Excellus BCBS: Organ Donors Half of National Average in NYS

Jul 29, 2014

New York State lags behind the US when it comes to registered organ donors but, ranks as the third highest for patients in need. Excellus Blue Cross Blue Shield says that only 48 percent of adults are registered nationwide and only half of that figure, or 22 percent are from New York State. However, Upstate New York has a higher number of registered donors at 32 percent. Meanwhile, BCBS Regional President Dr. Arthur Vercillo sees first hand as a surgeon the positive impacts an organ donor can have on life.

A map of the NYS Donate Life Organ and Tissue Donor Registry compiled by the New York Alliance for Donation and courtesy of BCBS. Color coded areas represent Upstate NY organ donors.
A map of the NYS Donate Life Organ and Tissue Donor Registry compiled by the New York Alliance for Donation and courtesy of BCBS. Color coded areas represent Upstate NY organ donors.
Credit Blue Cross Blue Sheild.

“In someone who is freshly burned, to preserve the sight, to preserve sterility until a graft can be performed is a life or death thing. So, yeah I can tell you that I’ve seen many, many burn patients where this was critically important.”

Take a look at statistics of organ donors across Upstate New York by clicking on the diagram.
Take a look at statistics of organ donors across Upstate New York by clicking on the diagram.
Credit Blue Cross Blue Sheild.

Vercillo adds that he’s also seen kidney patients undergoing dialysis who suffer from complications and the treatment alone is not going to be a satisfactory solution. One of the biggest impacts he’s seen from an organ donation is the benefits of an ailing personal friend who received a heart transplant.

”And to see someone who is on death’s doorstep and all of the sudden they’re given a renewed chance, a new life. And they can get out, they can walk, they can pursue physical activities, athletics, golf and be a productive member of society.”

Regional President of Excellus Blue Cross Blue Shield, Dr. Arthur Vercillo
Regional President of Excellus Blue Cross Blue Shield, Dr. Arthur Vercillo
Credit Blue Cross Blue Sheild.

Doctor Vercillo says it happened because somebody thought in advance and signed up on the registry, in the event something tragic happened. He says that’s how organs can be a lifesaver for someone else.  Donors need to be at least 18 years old and Vercillo suggests having a discussion with family members to make personal wishes of organ donations known. While there's been an extensive advertising campaign to prevent smoking in New York, Executive Director of the Finger Lakes Donor Recovery Network Rob Kochik hopes more attention will reach out to potential organ donors.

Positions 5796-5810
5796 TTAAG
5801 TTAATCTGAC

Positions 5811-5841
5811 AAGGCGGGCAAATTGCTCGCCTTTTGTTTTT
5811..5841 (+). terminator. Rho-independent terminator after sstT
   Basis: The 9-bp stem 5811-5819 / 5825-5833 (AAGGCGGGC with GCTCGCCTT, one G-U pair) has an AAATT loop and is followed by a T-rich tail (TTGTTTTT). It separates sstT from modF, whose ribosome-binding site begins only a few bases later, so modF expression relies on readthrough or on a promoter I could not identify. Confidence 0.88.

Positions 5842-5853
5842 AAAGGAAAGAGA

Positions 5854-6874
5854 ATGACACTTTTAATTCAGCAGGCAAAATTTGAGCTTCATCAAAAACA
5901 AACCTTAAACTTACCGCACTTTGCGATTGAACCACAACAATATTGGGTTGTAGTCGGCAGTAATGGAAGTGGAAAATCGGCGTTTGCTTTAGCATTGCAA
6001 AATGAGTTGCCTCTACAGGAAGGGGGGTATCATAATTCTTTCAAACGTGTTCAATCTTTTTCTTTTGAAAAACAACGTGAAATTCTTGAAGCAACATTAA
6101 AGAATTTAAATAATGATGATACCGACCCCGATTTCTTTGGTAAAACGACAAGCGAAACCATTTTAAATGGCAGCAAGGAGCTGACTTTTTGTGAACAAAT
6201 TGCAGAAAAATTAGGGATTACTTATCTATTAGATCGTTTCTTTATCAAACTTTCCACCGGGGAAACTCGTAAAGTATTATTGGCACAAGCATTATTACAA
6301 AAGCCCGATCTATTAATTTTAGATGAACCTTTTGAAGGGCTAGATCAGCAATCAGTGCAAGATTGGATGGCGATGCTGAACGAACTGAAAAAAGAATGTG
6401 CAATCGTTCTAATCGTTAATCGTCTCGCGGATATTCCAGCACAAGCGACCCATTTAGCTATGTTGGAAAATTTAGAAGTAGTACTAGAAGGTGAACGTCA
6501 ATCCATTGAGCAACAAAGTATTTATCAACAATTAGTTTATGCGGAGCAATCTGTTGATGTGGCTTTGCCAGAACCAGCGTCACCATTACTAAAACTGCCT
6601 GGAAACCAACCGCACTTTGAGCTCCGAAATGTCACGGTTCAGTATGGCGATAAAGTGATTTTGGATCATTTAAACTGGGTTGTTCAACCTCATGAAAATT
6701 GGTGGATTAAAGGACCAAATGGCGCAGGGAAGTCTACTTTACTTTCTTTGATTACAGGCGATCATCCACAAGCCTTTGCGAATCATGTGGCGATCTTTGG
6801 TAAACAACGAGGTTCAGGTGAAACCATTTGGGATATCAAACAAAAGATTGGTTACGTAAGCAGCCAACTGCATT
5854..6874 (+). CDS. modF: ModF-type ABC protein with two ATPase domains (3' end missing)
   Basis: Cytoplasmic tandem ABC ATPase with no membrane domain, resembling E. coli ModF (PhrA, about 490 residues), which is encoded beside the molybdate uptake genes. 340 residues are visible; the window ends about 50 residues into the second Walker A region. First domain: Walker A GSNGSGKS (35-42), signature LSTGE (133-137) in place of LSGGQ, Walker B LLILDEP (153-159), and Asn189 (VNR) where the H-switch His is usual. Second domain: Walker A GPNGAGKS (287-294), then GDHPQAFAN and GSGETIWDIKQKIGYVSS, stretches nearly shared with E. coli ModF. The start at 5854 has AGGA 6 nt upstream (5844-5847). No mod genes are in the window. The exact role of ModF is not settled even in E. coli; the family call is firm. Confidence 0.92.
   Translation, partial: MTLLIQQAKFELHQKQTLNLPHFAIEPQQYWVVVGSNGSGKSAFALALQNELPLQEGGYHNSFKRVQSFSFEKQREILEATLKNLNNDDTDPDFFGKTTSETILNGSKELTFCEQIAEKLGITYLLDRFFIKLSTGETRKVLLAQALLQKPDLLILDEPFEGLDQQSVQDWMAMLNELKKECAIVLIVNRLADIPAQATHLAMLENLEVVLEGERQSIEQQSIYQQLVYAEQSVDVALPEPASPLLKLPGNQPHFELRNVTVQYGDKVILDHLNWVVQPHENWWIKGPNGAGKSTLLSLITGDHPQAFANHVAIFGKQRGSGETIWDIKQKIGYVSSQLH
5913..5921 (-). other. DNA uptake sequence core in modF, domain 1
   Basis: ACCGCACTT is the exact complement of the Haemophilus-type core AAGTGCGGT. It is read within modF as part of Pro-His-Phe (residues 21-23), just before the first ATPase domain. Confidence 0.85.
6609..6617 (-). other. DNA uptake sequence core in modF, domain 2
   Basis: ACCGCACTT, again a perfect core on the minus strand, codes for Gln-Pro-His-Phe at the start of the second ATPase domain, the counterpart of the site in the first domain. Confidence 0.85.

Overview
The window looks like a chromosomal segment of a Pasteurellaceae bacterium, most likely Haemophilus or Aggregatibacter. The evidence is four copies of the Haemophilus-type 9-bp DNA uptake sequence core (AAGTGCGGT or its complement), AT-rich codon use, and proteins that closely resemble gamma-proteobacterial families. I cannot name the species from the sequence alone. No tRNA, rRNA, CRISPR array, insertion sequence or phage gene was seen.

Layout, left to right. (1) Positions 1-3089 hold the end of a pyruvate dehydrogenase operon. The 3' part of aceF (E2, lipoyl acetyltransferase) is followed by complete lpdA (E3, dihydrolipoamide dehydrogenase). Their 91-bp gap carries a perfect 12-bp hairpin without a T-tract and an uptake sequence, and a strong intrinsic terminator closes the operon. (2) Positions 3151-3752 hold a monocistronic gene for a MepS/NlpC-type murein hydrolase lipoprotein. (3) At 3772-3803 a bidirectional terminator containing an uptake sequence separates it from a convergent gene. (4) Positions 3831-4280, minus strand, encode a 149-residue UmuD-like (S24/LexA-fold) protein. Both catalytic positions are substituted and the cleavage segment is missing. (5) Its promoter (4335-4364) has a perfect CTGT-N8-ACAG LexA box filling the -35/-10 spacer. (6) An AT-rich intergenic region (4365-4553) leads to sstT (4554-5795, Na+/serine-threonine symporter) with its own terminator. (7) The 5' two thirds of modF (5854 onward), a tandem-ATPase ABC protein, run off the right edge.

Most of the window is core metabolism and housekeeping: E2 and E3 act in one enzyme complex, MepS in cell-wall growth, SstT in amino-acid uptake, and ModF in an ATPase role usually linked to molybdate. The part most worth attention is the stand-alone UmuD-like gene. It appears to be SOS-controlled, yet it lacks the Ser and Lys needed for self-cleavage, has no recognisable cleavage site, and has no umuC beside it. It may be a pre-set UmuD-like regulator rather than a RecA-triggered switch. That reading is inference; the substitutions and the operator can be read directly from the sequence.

"And I think what we visualize is there to be some financial support, as well, from the Department of Health to help save the literally 10,000 lives that are currently waiting for an organ transplant."


There are a number of ways to register for the State Donate Life Registry including while renewing a driver’s license and during voter registration. More than 10,000 people are waiting for organ transplants in New York State.  Last year, about 6,100 people died in the US while still awaiting an organ donor match. Below, there's more findings in the BCBS report. To view the complete report click here.

  • Fewer than half of adult Americans are registered organ and tissue donors, and less than one-third of adults in Upstate New York are registered donors.
  • New York State has the third-lowest donor registration rate in the country, yet it's ranked third-highest among all states by the number of residents in need of a transplant.
  • New Yorkers make up about 10 percent of the waiting list maintained by the United Network for Organ Sharing, a private, non-profit organization that contracts with the federal government to mange the nations's organ transplant system. 
  • Today, nearly 123,000 Americans are on waiting lists for organ transplants. Of those on waiting lists, nearly 11,000 are New Yorkers.
  • Nationally, more than 6,000 Americans died while waiting for transplants in 2013. More than 500 New York State children and adults died because of the shortage of donated organs in that smae yaer.
  • On average in the United States, 18 people died each day while waiting for a suitable donor.